A Memoirby Bridget Quinn
Summers in the early seventies, we tumbled together with my mother’s family, the Peitons, at Flathead Lake. Flathead was our inland sea, a chill green vastness ringed by snowy peaks, even in July. Dense stands of ponderosa and tamarack made the air ample as water, thick with pine and pitch. Behind that lurked smoke, from a distant forest fire out by Glacier or fresh-caught kokanee salmon grilling over nearby flames. Cherries, huckleberries, and blackcaps clotted the roads and lanes above the lake, and everything vibrated with the drone of yellow jackets, hummingbirds, and bees.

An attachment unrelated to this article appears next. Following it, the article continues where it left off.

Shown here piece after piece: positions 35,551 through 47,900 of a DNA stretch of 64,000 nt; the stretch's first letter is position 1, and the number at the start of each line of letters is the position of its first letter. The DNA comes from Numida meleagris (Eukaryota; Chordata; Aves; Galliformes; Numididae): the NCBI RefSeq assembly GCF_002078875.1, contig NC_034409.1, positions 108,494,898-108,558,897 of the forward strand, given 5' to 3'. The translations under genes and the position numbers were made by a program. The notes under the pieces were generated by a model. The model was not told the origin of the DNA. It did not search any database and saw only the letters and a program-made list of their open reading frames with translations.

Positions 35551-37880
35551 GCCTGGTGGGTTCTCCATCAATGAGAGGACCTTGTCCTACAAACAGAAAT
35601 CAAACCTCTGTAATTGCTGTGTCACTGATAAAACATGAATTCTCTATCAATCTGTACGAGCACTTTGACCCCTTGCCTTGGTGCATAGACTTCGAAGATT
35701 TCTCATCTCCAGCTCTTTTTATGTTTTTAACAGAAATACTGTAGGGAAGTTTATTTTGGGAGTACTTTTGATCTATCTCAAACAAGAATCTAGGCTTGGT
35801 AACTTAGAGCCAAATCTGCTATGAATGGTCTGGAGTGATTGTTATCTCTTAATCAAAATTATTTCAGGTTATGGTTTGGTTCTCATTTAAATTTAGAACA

My mother brought most of her nine children to the lake—as did her sisters, who between them had seventeen more. Only the first of the five Peiton girls was childless, and she did not come to the lake. Years ago she had become Sister Mary of the Incarnation, cloistered in a Carmelite convent in faraway Michigan. My own sister Padeen had Mary for her middle name, which I believed meant she was special. Smart and pretty, but also good. Chosen. I was ten years younger and could not fathom any burden in such notions. Mostly I worried Padeen might suck up every drop of greatness first, the way our six brothers sometimes finished off the milk before it made its way to the far end of the table.